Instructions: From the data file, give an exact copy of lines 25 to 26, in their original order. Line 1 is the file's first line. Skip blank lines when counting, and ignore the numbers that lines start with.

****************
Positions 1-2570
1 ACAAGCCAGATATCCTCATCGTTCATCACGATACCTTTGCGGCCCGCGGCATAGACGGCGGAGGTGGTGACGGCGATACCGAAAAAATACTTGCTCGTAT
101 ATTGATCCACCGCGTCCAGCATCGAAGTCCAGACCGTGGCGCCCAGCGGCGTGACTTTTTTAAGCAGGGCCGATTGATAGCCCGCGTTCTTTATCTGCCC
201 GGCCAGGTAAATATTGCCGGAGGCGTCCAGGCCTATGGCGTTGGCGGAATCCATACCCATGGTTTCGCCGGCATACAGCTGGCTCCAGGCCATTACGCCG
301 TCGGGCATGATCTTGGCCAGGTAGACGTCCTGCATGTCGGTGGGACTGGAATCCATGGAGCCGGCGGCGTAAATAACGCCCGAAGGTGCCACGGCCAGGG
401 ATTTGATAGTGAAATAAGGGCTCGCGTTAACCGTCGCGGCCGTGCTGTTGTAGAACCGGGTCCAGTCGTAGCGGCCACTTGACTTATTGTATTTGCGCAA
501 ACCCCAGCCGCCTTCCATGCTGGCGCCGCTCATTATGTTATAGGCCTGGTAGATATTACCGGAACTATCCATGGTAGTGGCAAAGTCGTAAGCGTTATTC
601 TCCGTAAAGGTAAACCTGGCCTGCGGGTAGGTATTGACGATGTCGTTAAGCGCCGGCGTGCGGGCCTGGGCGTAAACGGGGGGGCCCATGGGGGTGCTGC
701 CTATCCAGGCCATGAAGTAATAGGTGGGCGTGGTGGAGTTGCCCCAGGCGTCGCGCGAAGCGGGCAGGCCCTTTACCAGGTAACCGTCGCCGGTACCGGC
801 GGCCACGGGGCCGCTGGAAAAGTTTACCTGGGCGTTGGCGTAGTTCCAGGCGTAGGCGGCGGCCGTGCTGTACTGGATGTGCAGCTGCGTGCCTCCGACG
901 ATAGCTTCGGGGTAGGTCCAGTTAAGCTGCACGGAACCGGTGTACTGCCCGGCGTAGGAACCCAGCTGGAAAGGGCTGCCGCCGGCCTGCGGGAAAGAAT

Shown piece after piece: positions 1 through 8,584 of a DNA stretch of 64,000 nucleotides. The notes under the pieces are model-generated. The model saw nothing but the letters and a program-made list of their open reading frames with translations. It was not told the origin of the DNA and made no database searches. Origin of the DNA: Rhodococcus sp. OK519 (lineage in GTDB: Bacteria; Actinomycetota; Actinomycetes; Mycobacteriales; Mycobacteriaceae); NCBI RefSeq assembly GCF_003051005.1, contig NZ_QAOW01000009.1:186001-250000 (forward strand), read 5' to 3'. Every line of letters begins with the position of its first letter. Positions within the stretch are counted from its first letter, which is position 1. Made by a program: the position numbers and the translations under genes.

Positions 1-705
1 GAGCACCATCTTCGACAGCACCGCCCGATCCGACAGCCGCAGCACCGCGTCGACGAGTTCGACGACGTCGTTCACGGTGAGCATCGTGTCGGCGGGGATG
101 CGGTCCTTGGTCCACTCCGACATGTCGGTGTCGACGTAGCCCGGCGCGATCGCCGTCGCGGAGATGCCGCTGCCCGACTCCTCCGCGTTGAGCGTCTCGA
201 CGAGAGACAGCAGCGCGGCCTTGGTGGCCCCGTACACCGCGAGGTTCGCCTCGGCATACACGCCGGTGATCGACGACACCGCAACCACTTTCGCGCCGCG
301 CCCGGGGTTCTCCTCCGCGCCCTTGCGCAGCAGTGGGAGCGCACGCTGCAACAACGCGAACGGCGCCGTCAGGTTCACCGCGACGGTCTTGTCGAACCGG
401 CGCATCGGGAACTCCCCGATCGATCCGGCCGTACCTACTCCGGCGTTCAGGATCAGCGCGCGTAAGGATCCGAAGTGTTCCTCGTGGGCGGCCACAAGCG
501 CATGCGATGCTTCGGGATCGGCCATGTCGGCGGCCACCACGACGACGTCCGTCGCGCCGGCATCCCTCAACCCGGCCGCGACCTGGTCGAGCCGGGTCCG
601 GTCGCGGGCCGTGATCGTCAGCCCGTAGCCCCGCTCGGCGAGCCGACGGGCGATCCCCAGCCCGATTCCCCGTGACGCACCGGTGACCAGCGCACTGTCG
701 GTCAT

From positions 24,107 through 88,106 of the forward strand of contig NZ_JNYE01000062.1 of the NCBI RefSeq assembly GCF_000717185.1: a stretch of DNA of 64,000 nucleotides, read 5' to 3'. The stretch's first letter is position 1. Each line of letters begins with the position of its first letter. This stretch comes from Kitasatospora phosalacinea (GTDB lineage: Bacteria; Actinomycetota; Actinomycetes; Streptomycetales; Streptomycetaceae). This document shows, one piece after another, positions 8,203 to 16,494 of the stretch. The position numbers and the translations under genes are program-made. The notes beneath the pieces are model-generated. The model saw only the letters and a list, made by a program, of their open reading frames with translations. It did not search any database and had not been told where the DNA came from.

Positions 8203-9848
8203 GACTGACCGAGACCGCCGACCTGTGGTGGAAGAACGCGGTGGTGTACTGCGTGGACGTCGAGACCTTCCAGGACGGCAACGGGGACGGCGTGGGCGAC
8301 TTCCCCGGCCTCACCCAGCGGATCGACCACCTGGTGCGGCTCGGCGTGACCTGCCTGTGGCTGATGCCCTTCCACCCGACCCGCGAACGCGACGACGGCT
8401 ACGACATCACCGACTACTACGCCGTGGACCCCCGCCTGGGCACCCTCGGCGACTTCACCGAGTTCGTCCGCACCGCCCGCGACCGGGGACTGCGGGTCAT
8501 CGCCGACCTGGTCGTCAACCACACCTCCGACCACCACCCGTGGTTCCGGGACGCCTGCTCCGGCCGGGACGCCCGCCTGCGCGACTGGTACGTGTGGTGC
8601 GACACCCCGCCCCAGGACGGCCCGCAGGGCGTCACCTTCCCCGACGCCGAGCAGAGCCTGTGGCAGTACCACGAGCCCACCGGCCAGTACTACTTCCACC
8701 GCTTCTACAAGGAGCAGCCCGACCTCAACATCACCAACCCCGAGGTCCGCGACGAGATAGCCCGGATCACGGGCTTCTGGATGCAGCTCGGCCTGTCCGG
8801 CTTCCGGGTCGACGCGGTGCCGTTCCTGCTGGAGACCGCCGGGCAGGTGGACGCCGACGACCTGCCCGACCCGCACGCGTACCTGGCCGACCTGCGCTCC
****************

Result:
8301 TTCCCCGGCCTCACCCAGCGGATCGACCACCTGGTGCGGCTCGGCGTGACCTGCCTGTGGCTGATGCCCTTCCACCCGACCCGCGAACGCGACGACGGCT
8401 ACGACATCACCGACTACTACGCCGTGGACCCCCGCCTGGGCACCCTCGGCGACTTCACCGAGTTCGTCCGCACCGCCCGCGACCGGGGACTGCGGGTCAT